Budget in some "luxuries," or at least something that feels like a luxury. For instance, once a week I drink a store brand 25 cent cream soda. I know that sounds dumb, but it makes me feel really...indulgent. DDs dad and I used to take hot water in a thermos to the co-op's cafe on weekends with tea bags, hot cocoa mix, and a metal cup. We'd each buy a bagel for 60 cents, bring our own cream cheese, and sit and read together for a long time. That type of thing. I find that deliberate, creative treats help you avoid impulse spending and feel rich for a few moments.

Also, a pressure cooker is crucial! Those dried beans are cheap and healthy, but can be kind of a pain the "slow way." Pressure cooker helps make cheaper, tougher meats quickly palatable and cuts down on stove time, too.
post #26 of 27
Don't freak out mama s

Dh and I have come ALONG way since we had our first almost 3 yrs ago. We used to both work and made plenty of money, but we were so stupid with it. Now we've cut our bills in half and live totally fine. The biggest savings are in food and entertainment

We buy natural/organic meat when it's on sale at the store and STOCK up.
We buy organic frozen veggies at Costco for next to nothing
We buy our bread items at the bread outlet for over 1/2 off (usually 3/4)
We use coconut oil as body/face lotion (everyone in the family does this)

I meal plan on Saturday nights when Fred Meyer emails me their ad and I plan our meals around what's on sale. I clip coupons on Sunday mornings when the ads come out and have a little coupon organizer that helps. I shop on Monday mornings after breakfast and get everything we need for the week. We rarely have to go to the store again that week.

I've started canning to help us along in the lean winter months, as dh is self employed.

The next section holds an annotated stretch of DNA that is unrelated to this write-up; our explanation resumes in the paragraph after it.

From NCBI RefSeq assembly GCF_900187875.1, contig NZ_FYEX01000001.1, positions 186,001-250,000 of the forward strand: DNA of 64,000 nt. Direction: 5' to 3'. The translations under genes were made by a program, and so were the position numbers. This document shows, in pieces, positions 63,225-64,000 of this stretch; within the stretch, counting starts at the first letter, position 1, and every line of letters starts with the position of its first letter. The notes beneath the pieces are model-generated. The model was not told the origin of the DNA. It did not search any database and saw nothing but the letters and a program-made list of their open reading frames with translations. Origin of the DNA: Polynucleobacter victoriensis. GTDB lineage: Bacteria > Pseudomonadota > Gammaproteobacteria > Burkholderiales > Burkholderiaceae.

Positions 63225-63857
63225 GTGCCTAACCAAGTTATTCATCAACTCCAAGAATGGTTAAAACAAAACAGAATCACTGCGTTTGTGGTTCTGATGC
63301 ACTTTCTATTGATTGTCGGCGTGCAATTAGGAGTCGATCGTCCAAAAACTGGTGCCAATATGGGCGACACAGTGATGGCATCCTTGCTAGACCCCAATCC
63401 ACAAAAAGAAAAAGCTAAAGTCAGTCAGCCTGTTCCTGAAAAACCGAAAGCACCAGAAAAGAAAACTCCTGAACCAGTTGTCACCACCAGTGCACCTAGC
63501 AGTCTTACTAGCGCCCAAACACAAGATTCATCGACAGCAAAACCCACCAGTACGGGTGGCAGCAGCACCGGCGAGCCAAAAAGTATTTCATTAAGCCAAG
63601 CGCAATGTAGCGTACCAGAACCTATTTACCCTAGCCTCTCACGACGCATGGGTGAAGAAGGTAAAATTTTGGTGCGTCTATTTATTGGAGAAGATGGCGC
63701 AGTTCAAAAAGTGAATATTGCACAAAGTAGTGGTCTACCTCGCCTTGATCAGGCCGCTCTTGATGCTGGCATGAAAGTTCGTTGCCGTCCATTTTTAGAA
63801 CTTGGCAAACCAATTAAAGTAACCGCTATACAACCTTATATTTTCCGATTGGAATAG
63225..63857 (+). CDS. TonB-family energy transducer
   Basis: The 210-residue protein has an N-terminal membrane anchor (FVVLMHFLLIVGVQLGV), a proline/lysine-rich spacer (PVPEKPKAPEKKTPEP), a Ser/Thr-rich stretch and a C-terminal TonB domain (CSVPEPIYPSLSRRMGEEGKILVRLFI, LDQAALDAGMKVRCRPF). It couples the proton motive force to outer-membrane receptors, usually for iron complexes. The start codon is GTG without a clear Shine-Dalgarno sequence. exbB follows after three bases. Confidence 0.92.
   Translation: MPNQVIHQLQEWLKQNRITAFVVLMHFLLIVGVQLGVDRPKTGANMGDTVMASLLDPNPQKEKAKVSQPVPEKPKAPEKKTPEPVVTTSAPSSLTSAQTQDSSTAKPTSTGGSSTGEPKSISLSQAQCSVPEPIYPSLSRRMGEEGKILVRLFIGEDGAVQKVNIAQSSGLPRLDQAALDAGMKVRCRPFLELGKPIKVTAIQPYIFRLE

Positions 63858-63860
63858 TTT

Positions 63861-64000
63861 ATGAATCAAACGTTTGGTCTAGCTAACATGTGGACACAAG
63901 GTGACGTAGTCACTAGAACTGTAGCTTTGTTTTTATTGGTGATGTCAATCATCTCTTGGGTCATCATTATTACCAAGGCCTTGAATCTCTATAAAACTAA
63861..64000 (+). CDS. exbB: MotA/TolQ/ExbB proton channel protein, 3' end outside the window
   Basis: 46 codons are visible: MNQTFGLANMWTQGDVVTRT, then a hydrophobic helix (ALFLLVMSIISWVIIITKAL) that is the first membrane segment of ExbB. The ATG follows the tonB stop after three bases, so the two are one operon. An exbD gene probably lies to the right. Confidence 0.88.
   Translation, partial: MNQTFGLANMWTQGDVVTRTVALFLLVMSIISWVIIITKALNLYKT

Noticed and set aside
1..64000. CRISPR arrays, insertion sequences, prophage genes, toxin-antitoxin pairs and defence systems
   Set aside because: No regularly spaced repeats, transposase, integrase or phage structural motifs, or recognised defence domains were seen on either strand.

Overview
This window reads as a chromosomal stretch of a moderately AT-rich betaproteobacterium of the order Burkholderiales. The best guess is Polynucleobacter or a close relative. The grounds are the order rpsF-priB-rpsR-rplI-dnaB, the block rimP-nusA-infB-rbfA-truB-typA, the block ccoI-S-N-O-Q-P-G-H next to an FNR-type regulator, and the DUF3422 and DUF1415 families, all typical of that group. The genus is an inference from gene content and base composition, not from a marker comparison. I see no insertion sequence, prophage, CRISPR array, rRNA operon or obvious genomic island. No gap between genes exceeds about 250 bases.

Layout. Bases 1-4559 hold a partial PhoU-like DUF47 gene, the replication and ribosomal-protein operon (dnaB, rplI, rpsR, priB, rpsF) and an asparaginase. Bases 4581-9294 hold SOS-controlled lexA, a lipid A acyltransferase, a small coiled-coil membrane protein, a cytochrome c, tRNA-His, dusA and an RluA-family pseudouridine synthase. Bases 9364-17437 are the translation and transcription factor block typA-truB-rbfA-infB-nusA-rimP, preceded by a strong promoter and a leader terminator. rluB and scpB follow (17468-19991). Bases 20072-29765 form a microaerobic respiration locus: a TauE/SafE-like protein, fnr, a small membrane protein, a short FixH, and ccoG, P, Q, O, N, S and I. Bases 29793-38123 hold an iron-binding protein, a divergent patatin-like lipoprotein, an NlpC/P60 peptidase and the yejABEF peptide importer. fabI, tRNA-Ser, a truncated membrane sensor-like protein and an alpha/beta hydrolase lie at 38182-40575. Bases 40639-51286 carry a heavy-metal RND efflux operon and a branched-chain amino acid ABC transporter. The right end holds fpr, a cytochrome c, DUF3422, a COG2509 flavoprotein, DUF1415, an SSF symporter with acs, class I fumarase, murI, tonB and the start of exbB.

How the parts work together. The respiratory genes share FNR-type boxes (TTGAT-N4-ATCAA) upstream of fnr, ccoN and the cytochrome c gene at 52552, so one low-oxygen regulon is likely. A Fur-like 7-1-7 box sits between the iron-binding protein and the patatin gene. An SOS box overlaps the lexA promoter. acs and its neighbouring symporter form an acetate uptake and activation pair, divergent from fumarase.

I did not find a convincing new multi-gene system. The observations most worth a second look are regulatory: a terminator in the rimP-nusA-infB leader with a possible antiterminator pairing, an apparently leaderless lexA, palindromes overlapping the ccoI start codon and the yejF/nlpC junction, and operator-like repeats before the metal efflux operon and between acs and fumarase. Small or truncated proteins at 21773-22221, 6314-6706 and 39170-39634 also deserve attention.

We only buy used clothing, however shoes are the exception. I've outfitted both my kids for the next 9 months for under $25/both (not including shoes). Garage sales are gold mines when you can find Gymboree, Mini Boden, etc for $.50/each

Call your car insurance, phone company, cable (we have it free with the DTV box), cell phones, etc to see if you can lower your bills anyway. Just the other day I called about our land line and saved us $12/mo

All of the things the previous mamas mentioned are great ideas
post #27 of 27
Quote:
Originally Posted by Linda on the move View Post
How do you make your own laundry detergent?

We were pretty flush until we decided private school was best for our kids, so we just went through major cutbacks on everything else.

We went through our bills are cut back on everything possible. We do fun things that are free, like hiking and going on picnics.

Don't eat out. But grocies when they are on sale, and cook everything from scratch.

Maintain the cars so they will last.

Use the library for books, DVDs, and music.

make a budget and start keeping track of exactly what you spend on what. Give each your and your DH a little pocket money (same amount for a little flexibility).

Since you are home with a baby, why not see if you could find another baby to watch during the day? It would let you earn some money and could make it easier to stay home longer.

GOOD LUCK!!
http://www.thesimpledollar.com/2008/...-visual-guide/